Whenever we get a fresh location, we'll look for a "target" waypoint, which we define to be the nearest waypoint which we are getting closer to. (Finding this could be O(1) in the common case, where you have moved a bit closer to the same waypoint you were closest to last time, but O(n) in the worst case, if you have to scan all waypoints).

If the target waypoint is the first waypoint of the route and we're more than, say, 20 metres away, then we'll say that we haven't started the route yet.

Otherwise, once we have the target waypoint, we can look at our current speed and our distance from the target to work out how long it will take us to get there. We then know a point on the reference route, and the time that we expect to get there, so we can work out how long it would take us to complete the route at the reference pace, and therefore what time we should arrive at the destination. (And if we have so far averaged 1% slower than reference pace then we can also assume that we'll continue to average 1% slower and adjust the ETA accordingly.)

I think the only time this target waypoint selection falls down is if we're moving very slowly, and the noise in the GPS data could cause it to think we've moved away from the target, which means it would select a new target in the opposite direction. Maybe we say that if we're moving less than, say, 5mph, then the target selection works differently (e.g. bias it towards retaining the existing target even if it looks like we moved away from it).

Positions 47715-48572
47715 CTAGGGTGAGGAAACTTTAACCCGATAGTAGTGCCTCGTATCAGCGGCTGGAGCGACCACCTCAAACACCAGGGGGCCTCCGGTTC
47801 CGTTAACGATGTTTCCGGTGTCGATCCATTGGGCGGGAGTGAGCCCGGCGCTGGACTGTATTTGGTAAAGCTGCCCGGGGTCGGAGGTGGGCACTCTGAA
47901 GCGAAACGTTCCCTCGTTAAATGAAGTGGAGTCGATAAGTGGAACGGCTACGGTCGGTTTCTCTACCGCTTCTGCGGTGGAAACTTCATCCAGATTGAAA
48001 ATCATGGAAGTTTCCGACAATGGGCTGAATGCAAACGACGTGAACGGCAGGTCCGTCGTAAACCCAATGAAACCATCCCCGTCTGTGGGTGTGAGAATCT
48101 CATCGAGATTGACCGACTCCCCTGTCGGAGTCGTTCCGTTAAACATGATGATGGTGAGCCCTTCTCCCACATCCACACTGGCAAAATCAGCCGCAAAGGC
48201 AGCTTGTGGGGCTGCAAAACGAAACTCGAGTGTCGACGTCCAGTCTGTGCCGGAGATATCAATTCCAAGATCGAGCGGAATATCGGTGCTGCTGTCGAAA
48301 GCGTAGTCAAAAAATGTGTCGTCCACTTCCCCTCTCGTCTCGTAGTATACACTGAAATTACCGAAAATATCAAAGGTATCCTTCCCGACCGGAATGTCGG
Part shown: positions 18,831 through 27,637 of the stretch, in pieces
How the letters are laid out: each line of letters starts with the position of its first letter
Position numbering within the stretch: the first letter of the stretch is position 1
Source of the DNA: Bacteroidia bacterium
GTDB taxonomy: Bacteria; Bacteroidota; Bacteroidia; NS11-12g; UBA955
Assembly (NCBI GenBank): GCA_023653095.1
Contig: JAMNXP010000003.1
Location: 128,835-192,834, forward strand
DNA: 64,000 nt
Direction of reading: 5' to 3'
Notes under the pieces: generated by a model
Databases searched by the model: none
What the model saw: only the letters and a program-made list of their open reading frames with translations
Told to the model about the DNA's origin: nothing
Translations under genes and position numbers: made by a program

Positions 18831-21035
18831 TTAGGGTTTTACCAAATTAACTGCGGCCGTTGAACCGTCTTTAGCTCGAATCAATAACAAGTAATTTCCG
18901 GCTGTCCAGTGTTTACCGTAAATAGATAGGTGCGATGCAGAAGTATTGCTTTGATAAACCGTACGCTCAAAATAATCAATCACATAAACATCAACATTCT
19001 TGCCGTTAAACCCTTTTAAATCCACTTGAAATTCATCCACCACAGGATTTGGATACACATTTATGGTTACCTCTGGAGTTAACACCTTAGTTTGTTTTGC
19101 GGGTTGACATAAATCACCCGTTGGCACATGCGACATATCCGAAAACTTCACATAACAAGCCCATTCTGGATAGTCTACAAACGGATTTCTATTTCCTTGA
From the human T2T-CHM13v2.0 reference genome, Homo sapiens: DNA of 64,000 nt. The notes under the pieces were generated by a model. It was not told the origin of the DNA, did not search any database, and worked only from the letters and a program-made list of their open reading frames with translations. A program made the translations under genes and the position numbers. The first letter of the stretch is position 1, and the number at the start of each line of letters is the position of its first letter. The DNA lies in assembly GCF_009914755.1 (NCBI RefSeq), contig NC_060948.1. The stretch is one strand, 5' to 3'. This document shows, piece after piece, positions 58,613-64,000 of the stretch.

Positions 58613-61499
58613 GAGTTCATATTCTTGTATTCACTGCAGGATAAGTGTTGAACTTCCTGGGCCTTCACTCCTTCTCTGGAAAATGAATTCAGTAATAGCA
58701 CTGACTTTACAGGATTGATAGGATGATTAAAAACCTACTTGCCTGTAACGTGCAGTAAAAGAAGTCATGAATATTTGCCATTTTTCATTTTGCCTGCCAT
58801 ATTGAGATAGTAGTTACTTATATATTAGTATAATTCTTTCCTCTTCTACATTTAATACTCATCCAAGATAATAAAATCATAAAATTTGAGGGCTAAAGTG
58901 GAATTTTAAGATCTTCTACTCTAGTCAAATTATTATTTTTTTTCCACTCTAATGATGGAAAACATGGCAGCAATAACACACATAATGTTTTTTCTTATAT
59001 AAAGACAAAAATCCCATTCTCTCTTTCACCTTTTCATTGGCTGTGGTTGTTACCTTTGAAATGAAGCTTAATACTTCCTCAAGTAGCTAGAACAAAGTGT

There's also the issue that if we're not moving, then the time to the target waypoint is infinite, so we expect never to arrive at the destination. This is obviously wrong, so maybe we cap the "time to next waypoint" at the total time it took to reach that waypoint in the reference route.

So this waypoint selection method allows us to "wake up" partway through the route and still select an appropriate target. It allows us to take a diversion for a road closure and rejoin the route with an appropriate target as we approach it. If we make sure that the "start" location for the route is 100 metres or so up the road from my house, then it also won't accidentally start the timer while I'm still faffing about on the drive.

But how do we calculate the starting time for a journey where we woke up a few miles into the route? I propose that if we "start" the route with some target other than the starting point, then we blindly import all of the preceding waypoints into the "current" route, but adjusted to match today's timestamps. That way we end up with a complete route that we can use as the new reference if required, and we have an estimate of the full journey time. Another option would be to sit on the drive until the watch has a GPS fix, but that is less appealing.